Is Every Worker Eligible for Workers’ Compensation?

A worker who finds themself hurt at work may face an uphill battle. Between the medical appointments and restrictions, they may not be able to return to their full-time duties for a while, if ever. In some instances, an injury may permanently disable a worker if it is catastrophic in nature. Without working, how is someone supposed to provide for their family? In some instances, an injured employee may be eligible for workers’ compensation, as a workers compensation attorney, like from Rispoli & Borneo, can explain. Find out more about when and who may be able to get their employer’s assistance in recovering from a work injury.

The Company May Not Carry Insurance

Depending on the state in which you reside, your employer may not be required to carry workers’ compensation insurance. It usually has to do with company sizes. For example, small companies of less than 50 employees are sometimes exempt from carrying workers’ compensation coverage. To find out if your company has a workers’ compensation carrier, you should speak to someone in your human resources department. Chances are if you work for a larger company, they have insurance under state and federal guidelines.

Some Injuries Do Not Qualify

Once you establish that your employer has workers’ compensation coverage, you must file an injury report. To do this, you have to get a doctor’s medical report stating the type of injury you have, the mechanics in sustaining it and the current treatment regime. While many injuries that happen at work are deemed eligible, sometimes they are not. For instance, if you take a lunch break and get into a car accident, the collision is considered off the clock. When you get hurt while you are not officially performing work duties, it will not be covered. However, if you are running an errand for your boss while out on your lunch break and find yourself in a crash either to or from the errand, it should be covered.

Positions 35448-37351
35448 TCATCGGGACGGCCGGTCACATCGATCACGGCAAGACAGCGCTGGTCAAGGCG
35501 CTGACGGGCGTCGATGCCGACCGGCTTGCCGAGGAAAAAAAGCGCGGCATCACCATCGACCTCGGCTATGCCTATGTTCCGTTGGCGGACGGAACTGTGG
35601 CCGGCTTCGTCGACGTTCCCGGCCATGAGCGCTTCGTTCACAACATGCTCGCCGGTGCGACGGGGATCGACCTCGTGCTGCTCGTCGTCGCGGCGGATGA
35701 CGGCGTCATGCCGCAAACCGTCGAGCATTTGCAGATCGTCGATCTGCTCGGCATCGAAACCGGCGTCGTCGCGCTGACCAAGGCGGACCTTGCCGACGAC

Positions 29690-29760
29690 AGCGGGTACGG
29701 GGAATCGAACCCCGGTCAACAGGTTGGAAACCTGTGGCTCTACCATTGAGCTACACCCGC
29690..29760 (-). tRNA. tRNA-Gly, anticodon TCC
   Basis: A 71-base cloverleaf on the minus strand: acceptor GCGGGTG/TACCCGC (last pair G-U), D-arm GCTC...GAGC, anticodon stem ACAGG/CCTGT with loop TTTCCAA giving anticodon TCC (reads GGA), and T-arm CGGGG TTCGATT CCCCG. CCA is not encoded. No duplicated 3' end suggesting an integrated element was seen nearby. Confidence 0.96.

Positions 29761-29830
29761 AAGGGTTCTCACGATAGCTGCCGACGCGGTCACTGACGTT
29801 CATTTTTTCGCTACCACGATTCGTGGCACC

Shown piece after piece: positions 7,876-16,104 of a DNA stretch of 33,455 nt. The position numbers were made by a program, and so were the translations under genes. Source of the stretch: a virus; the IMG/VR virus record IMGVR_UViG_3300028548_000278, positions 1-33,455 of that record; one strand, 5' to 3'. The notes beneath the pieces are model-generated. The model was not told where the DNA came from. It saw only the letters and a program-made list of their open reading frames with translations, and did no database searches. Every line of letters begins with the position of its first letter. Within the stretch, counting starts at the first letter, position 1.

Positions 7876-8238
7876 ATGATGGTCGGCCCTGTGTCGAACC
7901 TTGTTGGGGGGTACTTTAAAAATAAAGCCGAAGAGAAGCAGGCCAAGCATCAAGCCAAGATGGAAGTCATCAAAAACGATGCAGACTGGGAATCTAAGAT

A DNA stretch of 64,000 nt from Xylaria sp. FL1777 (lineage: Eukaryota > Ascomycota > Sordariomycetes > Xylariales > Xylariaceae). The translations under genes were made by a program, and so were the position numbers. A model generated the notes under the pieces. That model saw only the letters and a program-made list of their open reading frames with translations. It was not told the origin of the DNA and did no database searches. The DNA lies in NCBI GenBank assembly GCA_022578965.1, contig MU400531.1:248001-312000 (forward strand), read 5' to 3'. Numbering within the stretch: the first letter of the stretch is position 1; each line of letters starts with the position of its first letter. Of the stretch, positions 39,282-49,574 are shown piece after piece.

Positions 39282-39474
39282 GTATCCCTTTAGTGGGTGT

A Previous Injury Occurred to the Same Body Part

Some body parts are more prone to injury. If you have had a previous injury to a body part and reinjure it, the workers’ compensation carrier may not agree to cover all of your treatment or disability payments. Typically, they will give you a disability rating based on the previous rating. Once they do this, they will pay benefits at this percentage.

Unfortunately, some mandates allow certain employers to remain exempt from needing workers’ compensation coverage. In other cases, the injury may be denied by the carrier for various reasons. A workers’ compensation lawyer is an advocate who deals strictly with injured employees and their rights. Get some assistance from one in your area as soon as you can.